Second Stephen Cullinan Scholarship Winner 2014
Before my departure for New Zealand I was bracing myself for the extremes of what Winter in the Southern Hemisphere was going to throw at me. Having spoken with a Kiwi earlier that month who mentioned temperatures of -10◦C and the chance of snow at that time I thought it wisest to go prepared.
As the locals put it for the time of year, if it’s not raining, it’s snowing and if it’s not foggy it’s frosty. Even better some days manage to squeeze in all of the above. In saying all that since my arrival in New Zealand, the mornings have been admittedly cool with the odd touch of frost with the sun coming out in the afternoon to be a lovely day. To date, no snow has fallen where I’m located despite 40cm forecasted one night but you can see the snow covered mountain ranges that surround us.
Unaware of the MH17 plane crash over the Ukraine when travelling I was quickly made aware of what had unfolded on July 17th when I arrived in Sydney airport. This put a different perspective on the final leg of my journey.
Upon arrival to New Zealand, one can’t help but take note of the stark contrast in terms of landscape and scenery to be seen when compared with Ireland. In the immediate hinterland of Christchurch Airport you’re straight into the heart of the Canterbury Plains which are noted for being as flat as the table. They then quickly rise to the mountains. Once you cross the Rangitata river, a more rolling and undulating landscape can be seen. This is characteristic of the Fairlie Plains within which my host farm is located. A common sight in the New Zealand landscape are pivot irrigation units. Where Irish Dairy farmers have invested heavily in cubicle housing and slurry storage, New Zealand dairy have equal levels of investment in irrigation units to make their grass grow.
I am working for Ryan and Tina O’Sullivan of Glenire Farm Limited located outside Fairlie in South Canterbury in the South Island. They farm 900ha of which the home farm consists of 500ha and the remainder is composed of two run-off out farms. The milking platform extends to 350ha to accommodate their 1300 milking cows and a 60bale DeLeval rotary dairy. From general consensus in Ireland, I wasn’t expecting my host farm to have such a range of modern machinery been self-sufficient in almost all farm tasks. They also have a meal feeding system in the parlour which isn’t typical of low-cost New Zealand systems.
The first cultural change that struck me in New Zealand was how honest and trusting the people are. There isn’t a tradition of locking your house and it’s not uncommon to see parked cars with the keys left in the ignitions or sometimes running!
Since my arrival to Glenire Farm my daily tasks have changed and developed with the seasons. Initially, I was involved moving breaks for cows, heifers and bulls on kale and beet. Its common practice to out winter livestock in New Zealand and graze fodder crops insitu. Transitional crops were grazed before returning to grassland. Due to low levels of rainfall the farm grass cover has reduced from 2200kg/DM/ha to 2000kg/DM/ha since my arrival. Silage was also fed out to all animals outdoors to meet demand requirements. I spent some time tagging heifers and dosing cows and heifers pre calving. I learned how to treat lame cows and preventative paring of hoofs also. After a short couple of weeks, due date for calving was drawing near and calves slowly but surely began appearing. Within a very short period of time, 35-40 calves were being born daily. What this involved was collecting all the calves and tagging them according to their sex and recoding the mother for breeding purposes. The calved cows would be drafted out and put into a colostrum herd and the calves are stomach tubed with three litres of freshly collected milk.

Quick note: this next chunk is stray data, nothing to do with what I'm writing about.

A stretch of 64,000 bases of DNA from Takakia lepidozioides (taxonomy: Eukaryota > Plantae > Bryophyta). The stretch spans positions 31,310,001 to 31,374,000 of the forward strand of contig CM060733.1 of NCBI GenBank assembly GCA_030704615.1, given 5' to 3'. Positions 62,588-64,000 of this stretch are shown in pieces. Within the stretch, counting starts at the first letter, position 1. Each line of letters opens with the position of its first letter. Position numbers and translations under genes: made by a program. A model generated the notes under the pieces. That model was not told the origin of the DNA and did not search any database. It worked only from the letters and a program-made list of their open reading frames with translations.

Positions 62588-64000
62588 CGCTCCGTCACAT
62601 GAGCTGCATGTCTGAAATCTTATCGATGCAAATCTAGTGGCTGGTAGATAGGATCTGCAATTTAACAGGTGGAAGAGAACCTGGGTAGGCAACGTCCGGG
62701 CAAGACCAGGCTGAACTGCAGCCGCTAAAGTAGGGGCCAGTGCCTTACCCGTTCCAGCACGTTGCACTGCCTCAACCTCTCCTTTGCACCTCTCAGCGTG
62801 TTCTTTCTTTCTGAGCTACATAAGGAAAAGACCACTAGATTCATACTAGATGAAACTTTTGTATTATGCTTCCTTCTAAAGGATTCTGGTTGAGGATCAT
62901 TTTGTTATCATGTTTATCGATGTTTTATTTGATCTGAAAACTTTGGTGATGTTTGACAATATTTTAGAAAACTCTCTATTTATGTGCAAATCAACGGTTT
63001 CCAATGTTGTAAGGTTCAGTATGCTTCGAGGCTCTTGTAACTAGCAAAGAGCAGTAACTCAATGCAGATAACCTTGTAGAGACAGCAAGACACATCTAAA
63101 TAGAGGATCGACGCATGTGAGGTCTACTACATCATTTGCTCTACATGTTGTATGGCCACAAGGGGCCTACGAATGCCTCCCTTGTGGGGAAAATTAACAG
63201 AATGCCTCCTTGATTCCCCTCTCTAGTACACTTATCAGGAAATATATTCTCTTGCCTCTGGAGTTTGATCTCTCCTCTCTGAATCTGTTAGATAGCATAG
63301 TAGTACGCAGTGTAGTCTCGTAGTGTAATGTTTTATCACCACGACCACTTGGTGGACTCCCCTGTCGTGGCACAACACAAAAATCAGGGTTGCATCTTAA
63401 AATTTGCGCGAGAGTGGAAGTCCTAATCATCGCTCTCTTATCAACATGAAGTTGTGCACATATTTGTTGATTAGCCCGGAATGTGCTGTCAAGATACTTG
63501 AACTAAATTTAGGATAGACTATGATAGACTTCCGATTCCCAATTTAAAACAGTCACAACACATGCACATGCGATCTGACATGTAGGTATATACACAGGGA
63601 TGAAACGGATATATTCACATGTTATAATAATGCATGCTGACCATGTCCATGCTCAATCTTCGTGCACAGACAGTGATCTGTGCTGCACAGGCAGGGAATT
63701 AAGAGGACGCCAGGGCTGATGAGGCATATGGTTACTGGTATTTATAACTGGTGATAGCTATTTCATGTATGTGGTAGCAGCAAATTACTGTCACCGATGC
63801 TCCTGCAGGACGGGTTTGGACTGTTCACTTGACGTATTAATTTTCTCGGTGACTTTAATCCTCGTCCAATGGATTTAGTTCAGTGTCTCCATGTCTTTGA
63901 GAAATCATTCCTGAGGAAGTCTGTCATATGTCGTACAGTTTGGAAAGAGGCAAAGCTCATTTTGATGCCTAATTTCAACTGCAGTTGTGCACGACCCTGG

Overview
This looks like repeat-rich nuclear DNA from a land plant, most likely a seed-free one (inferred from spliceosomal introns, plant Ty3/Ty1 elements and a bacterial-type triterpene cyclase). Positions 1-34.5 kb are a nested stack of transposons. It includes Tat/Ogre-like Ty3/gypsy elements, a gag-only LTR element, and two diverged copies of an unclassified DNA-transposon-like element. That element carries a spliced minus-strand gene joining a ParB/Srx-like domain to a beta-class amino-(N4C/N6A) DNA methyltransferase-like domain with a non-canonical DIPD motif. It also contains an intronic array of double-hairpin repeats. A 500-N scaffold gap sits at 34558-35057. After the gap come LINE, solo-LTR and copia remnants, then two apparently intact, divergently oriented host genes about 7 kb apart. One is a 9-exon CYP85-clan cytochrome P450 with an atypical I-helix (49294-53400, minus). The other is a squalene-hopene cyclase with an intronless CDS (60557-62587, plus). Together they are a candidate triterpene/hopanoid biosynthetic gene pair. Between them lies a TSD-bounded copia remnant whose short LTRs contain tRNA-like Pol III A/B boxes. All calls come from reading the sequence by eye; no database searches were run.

To emphasise the efficiency of the farm breeding programme 65% of the herd was calved within three weeks with the remainder expected within the next six weeks. 300 replacement heifers have been kept so far. They are fed once a day on a diet of milk and meal. After a four day withdrawal period the calved cows are placed in the milking herd. After only a short six week period, I have already seen the milking herd grow to 700 cows. The cows are fed 1.5kg of rolled wheat and molasses in the parlour and are at present yielding 1.8kg milk solids/cow/day expected to reach 2.1kg by 20th October. What’s quite remarkable is the sheer scale of operations in New Zealand. We would draft out 100-150 springer cows at a time for calving which would be considered a substantial herd in itself in Ireland. When you see 600 cows grazing in a paddock or in the collecting yard for milking, the impact is quite significant.
What’s quite contrasting to Ireland is how when I arrived on the farm first, there were calves grazing fodder beet up to their guts in mud at times and they still put on 0.9-1kg/day liveweight over 60days. This ground has since dried out incredibly and been reseeded into grassland to be incorporated into the grazing block for summer grazing.
I was concerned that not coming from a dairy background would present real barriers and challenges for me to integrate into the dairy system in New Zealand. However I settled in with ease having an avid interest in the dairy sector upon completion of my Agricultural Science degree in UCD and visions of setting up my own dairy enterprise following the removal of milk quotas in 2015. I am equipping myself with all the necessary skills and experience required to run a low-cost grass based dairy enterprise in Ireland.
- Mark Ward, winner of the IFJ Stephen Cullinan scholarship with Macra